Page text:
The Great Throne Visions ~ The Second Cycle ~ The Locusts
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As the entranced Seer watched, the choking smoke slowly began to clear. Suddenly, before his astonished eyes, a swarm of hellish “locusts” emerged from the Abyss. Fabulously formed, and terrible to behold, they must have stuck a note of terror in the heart of the Prophet. This imagery, which can only be described as nightmarish, has led both the commentators and the illustrators a merry chase.
The locusts have inspired a wide range of illustrations across the centuries. From the calm, composed, classical figures of the Trier Manuscript (C. 500 AD), where very little emotion is displayed, to the violently explosive etchings of Albrecht Dürer (C. 1500 AD), which superseded everything prior to it, the drawings of the Christian artists reflected the beliefs and superstitions of their time. This is especially true of those mediaeval artists who attempted to portray the locusts. Although a few, such as the famous Anjon Tapestry (C. 1370 AD) are absolutely magnificent, the majority are grossly literal and highly unbelievable characterizations.
The St. Sever Apocalypse, the best-known and most complete specimen of the Beatus Cycle (C. 1000-1200 AD), and quite possibly the most famous of all Romanesque manuscripts, depicts the scene of their emergence thusly.
“The screaming locusts, thick tufts of’ hair flopping out of their diadems, display open mouths full of triangular teeth. The poor little trowsered wretches, stung on the head by their scorpions tail, squirm and wriggle, touching their tormented skulls in spasms like the throes of tetanus. Abaddon, who commands the vermin, is a grimacing red-haired, wasp-waisted, carbuncle-eyed demon, with a loin cloth as sinister as his dirty yellow skin.”
Because these “locust” possess such an otherworldly strangeness, many of the commentators believe them to be entirely fictitious and imaginary. Does not John constantly use the comparative words “like”, and “as it were”? “Such language cannot be taken literally”, they say, “it must be interpreted metaphorically.”
“Their characteristics are in part taken with fantastic exaggeration from those of natural locusts: some of these features are not improbably derived from mythological fancies preserved in popular tradition.”
Isbon T. Beckwith goes on to cite an Arab saying, undocumented, to the effect that “the locust has a head like a horse, a breast like a lion, feet like a camel, a body like a serpent, and antennae like the hair of a maiden.” He believes that this “likeness in appearance” between the head of a natural locust and the head of a horse has been exaggerated by John into the fanciful monsters described in the vision.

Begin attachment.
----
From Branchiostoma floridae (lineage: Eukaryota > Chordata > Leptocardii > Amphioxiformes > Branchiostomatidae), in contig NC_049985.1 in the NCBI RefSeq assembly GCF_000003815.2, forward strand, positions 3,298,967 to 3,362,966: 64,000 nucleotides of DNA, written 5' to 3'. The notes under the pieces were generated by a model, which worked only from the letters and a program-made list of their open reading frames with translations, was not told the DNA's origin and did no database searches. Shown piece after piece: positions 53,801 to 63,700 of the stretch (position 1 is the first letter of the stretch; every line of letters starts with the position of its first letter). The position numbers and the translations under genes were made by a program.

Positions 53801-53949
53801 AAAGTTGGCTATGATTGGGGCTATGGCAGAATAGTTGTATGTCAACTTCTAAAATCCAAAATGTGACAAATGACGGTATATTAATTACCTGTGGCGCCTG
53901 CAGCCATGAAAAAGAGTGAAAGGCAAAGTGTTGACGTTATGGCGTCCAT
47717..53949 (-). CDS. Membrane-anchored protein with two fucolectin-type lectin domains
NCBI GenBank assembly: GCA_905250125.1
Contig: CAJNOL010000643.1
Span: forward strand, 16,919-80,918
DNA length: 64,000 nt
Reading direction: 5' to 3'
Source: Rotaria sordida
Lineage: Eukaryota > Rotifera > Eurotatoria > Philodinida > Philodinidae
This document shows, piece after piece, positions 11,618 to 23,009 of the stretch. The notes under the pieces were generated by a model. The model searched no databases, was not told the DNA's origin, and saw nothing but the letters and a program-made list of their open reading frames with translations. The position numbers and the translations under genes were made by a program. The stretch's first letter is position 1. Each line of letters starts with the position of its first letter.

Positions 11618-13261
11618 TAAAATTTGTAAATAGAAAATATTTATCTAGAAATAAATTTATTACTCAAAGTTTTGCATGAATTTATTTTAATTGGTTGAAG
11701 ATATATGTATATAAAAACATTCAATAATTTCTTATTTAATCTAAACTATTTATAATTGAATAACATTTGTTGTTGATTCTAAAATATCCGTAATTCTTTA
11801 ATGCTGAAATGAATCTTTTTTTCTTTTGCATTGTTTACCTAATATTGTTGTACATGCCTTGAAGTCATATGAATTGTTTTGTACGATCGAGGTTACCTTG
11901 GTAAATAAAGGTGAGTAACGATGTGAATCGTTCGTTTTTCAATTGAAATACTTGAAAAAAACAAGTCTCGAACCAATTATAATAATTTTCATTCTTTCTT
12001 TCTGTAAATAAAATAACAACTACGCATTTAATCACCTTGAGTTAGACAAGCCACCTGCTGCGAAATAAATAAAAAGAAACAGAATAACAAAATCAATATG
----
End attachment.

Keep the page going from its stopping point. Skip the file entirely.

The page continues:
As the reader can see, the combined imaginings of those who interpret the locust in this manner are capable of rendering the vision meaningless. In order to avoid the quagmire of the metaphorical interpreters and the quicksand of allegory, we need to tread a careful path at this point. This means we must seek the significance of these creatures first of all in the Scriptures.
https://sanisfahrschule.ch/1618-dte49551-why-online-dating-message-alwyas-try-to-use-kik.html The Locust from the Abyss: The Roots of Johns Vision
Locust were one of the most dreadful scourges of the East, and they are often pictured as an instrument of Gods anger. In the Scriptures they are always a harbinger of the dark and dreadful Day of the Lord. In Christian symbolism a plague of locusts represents the forces of destruction, “a symbolism that can be traced back to the Hebrew tradition of the plagues of Pharaoh.” This fundamental truth is foundational to any correct interpretation of the vision.
The figures in the vision, as we continually see in the Apocalypse, are lifted from a passage in the Old Testament found in the prophecy of Joel. Rich in apocalyptic imagery and strongly eschatological in tone, the prevailing theme of Joel’s visions is the Day of the Lord.
In Joel’s prophecy a terrible invasion of locusts had just ravaged Judah.
Joel 1:4. The Amplified Bible.
The scourge was preternaturally frightening, and had never been equaled in the lifetime of Joel’s generation, or in the lifetime of his ancestors. But this plague was only the forerunner of a far greater catastrophe. The locusts were merely a faint symbol of the coming Day of the Lord, the harbingers of an army that is yet to arise and overrun the nation.
The parallels between Joel’s vision and one we are presently analyzing are so numerous that the link cannot be denied.
But there is also an obvious difference. John has completely transformed the nature and activity of the locusts. We are not dealing with a terrifying natural disaster, nor are we dealing with the cruel and brutal army of the Assyrians. We have left the “natural” world altogether, and are about to enter the hellish regions of the insane.